A week in the mountains

I apologise for those who like to read lots of posts each day, but the Internet in my hotel in Madonna di Campiglio might have worked well enough for Princess Sissi, when she used to hang out up there, but it is not really the latest in 21st century technology. Thus, I decided to have a more restful time and not write much, as there was really nothing to say. Luca di Montezemolo had a four-question chat with the UK press which was fine and not very exciting, although he surprised me when he said that the Ferrari chief designer was an Italian, as I have been under the impression for some years that Nick Tombazis was Greek. Still, Luca has many other things to worry about these days and so can be forgiven for not really much about the team. One day soon he may be Prime Minister of Italy and one cannot fault his charm…

The other “news” of the week was not very exciting, with speculation about why the new McLaren may be late, the news that Jean Alesi has joined Lotus (which proves that he still recognises the value of money), confirmation that Williams will have money from PDVSA (which was not really rocket science). There as also a story about some politicking in Korea which has removed Chung Young-Cho as the chief executive of the Korea Auto Valley Operation (KAVO). I have no idea why this happened as I thought that Chung did a very decent job in difficult circumstances. My feeling is that this must be a political move and if that is the case I fear for the event in the longer term because Chung is close to Bernie Ecclestone and some political replacement is not going to get the same kind of hearing as Chung enjoyed. Still, I guess that it is their money and they can do what they want with it. All I can do is hope that they find someone with an understanding of the world beyond Korea.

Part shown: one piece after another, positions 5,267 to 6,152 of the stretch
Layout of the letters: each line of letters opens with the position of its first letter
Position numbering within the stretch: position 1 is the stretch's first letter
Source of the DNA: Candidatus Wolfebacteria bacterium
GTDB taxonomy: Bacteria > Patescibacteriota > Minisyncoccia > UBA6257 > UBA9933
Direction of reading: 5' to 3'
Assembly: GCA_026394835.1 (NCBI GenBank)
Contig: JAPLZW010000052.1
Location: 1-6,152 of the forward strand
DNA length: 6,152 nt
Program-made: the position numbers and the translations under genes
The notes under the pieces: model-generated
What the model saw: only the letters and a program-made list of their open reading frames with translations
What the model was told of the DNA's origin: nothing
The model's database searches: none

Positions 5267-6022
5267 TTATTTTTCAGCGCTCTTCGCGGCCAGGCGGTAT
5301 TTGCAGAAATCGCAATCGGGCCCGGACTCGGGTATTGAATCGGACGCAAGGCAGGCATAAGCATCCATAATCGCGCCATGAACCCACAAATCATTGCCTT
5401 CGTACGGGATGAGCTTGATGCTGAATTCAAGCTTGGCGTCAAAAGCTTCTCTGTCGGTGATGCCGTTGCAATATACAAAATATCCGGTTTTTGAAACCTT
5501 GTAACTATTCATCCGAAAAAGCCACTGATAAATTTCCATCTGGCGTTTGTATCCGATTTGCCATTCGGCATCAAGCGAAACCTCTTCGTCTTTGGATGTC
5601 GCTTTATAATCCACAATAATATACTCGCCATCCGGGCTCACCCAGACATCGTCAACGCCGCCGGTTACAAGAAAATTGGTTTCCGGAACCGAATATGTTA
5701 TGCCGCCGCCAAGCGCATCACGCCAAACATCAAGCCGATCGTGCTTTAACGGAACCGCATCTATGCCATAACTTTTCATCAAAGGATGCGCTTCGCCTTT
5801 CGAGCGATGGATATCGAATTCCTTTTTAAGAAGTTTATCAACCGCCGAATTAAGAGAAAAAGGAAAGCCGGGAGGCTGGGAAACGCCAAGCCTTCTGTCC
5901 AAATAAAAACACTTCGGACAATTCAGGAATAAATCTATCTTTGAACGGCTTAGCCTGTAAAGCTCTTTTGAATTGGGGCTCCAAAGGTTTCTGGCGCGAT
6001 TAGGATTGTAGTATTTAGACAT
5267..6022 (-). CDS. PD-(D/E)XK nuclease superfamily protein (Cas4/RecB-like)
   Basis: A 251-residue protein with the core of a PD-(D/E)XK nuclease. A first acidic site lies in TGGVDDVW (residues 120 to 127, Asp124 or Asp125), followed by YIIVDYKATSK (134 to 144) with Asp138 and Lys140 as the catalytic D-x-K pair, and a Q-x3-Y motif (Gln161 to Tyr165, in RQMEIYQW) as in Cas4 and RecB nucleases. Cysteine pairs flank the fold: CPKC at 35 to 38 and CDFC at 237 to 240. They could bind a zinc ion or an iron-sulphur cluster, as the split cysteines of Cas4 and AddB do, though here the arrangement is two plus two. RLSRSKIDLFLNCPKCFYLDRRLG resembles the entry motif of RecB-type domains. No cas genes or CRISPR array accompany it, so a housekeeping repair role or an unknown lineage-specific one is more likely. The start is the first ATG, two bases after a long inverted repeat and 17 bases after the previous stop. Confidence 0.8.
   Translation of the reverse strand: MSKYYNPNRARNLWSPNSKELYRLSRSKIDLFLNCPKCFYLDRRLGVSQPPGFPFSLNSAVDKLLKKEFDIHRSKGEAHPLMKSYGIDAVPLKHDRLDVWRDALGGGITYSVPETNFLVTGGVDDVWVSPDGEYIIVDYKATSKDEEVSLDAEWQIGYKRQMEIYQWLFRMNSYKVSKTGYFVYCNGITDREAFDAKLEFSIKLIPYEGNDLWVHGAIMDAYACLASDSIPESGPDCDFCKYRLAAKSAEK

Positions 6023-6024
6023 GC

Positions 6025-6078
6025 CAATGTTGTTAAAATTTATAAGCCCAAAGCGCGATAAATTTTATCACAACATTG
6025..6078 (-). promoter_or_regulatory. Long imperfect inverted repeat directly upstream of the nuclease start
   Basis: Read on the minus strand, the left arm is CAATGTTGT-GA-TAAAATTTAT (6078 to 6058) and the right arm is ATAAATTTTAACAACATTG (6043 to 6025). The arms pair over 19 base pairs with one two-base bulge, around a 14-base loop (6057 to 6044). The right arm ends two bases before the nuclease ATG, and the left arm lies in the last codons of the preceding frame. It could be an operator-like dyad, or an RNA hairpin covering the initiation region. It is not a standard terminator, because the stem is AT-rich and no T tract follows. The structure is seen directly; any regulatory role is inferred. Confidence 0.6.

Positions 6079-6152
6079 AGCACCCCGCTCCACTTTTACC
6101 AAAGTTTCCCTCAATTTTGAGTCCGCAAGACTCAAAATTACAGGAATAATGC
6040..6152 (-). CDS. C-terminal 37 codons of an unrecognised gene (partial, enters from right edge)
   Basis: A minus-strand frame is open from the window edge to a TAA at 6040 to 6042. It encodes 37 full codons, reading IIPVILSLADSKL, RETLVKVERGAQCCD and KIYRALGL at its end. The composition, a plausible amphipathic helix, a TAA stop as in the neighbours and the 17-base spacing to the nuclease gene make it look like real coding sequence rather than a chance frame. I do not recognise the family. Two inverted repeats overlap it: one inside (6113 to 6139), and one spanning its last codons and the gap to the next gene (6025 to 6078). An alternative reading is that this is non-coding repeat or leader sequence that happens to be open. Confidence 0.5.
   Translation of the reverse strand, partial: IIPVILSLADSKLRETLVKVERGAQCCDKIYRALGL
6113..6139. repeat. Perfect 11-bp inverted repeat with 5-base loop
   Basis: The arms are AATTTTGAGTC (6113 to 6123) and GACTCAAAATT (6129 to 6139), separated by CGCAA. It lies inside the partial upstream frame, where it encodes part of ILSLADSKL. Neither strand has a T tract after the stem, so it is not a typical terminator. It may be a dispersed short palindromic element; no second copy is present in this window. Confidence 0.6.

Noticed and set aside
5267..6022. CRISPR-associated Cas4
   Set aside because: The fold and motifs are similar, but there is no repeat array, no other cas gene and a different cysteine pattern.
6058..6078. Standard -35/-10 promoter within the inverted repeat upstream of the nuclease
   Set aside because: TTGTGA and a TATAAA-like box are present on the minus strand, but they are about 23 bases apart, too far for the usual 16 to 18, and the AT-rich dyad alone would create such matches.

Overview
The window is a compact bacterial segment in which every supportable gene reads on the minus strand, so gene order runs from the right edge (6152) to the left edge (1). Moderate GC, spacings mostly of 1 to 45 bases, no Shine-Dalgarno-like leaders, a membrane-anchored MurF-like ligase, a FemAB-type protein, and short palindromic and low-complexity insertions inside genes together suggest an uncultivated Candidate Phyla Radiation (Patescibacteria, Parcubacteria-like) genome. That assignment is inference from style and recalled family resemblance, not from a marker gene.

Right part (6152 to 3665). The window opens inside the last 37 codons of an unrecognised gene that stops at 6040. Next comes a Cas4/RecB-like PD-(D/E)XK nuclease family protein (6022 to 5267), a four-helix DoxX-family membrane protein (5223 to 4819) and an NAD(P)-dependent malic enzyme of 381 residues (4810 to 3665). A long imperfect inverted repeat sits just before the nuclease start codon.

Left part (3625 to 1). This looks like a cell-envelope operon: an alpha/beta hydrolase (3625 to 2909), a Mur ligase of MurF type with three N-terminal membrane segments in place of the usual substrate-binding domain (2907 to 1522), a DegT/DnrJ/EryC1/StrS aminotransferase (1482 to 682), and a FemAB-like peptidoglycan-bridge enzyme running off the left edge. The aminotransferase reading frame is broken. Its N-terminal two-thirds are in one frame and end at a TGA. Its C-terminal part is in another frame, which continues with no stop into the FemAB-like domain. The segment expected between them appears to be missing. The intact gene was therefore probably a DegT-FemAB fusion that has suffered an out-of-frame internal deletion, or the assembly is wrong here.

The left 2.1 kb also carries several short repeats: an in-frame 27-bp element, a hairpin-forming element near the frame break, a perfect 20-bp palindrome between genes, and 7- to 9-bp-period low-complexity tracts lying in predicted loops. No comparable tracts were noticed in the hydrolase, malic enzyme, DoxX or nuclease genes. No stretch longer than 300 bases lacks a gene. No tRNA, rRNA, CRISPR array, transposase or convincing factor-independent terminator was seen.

The Wrooom event ended last night with an entertaining race on the frozen lake (a big pond really) with the various riders and drivers mixing it on karts that sounded like big hoovers (and were slower than the average Dyson), and with Fiat 500s. This was all good fun and Fernando Alonso won both events, which meant very little as it was really just a publicity stunt. I was amused to see that Valentino Rosso was said to have qualified second, which was impossible given that I watched him on every lap and Felipe Massa gradually caught him and eventually passed him so must (logically) have been going quicker at all times. Still, the crowd loved it and that was what was important. Rossi is such a star that even Alonso and Massa were in his shadow all week.

Madonna is a nice little town and the Wrooom event has done wonders for it in the last 21 years, putting it only the international map. Good for them and good for Philip Morris and the other sponsors who are involved in this exceptional event. It really is a smart way to get a load of good publicity for your team at a time of year when the F1 news is thin of the ground. Red Bull has lots of money, but has not done anything similar, which is a shame because while we all know Mark Webber very well, Sebastian Vettel remains a bit of a mystery to most of the F1 media. He’s a thoroughly pleasant individual but he gives little away about his character and this is a shame because with a little more “paint” we could make much more of the success he has achieved. Still, Dietrich Mateschitz is supposed to be a genius at promotion and seems to be doing well enough, so who am I to question the way he goes about things?

Here are a few pictures of the week at Madonna. These include such delights as the special studded tyres used to help former Ferrari test driver Luca Badoer to drive the Ferrari F1 car on ice (which was a tough job, even with the specially-built Pirelli studded tyres), branded “sottozero”.

Hope you enjoy them:

Valentino Rossi and Luca di Montezemolo, two of the most popular men in Italy...

Luca Badoer's career may be on ice, but he was pretty impressive at Madonna...

Studded F1 tyres...

Fireworks after the racing

Felipe and Fernando after a torchlight descent of the mountain

Flame-throwers? An evening spectacle in Madonna.

The Madonna ski race...

A good way to get about

Preparing the lake for an ice race...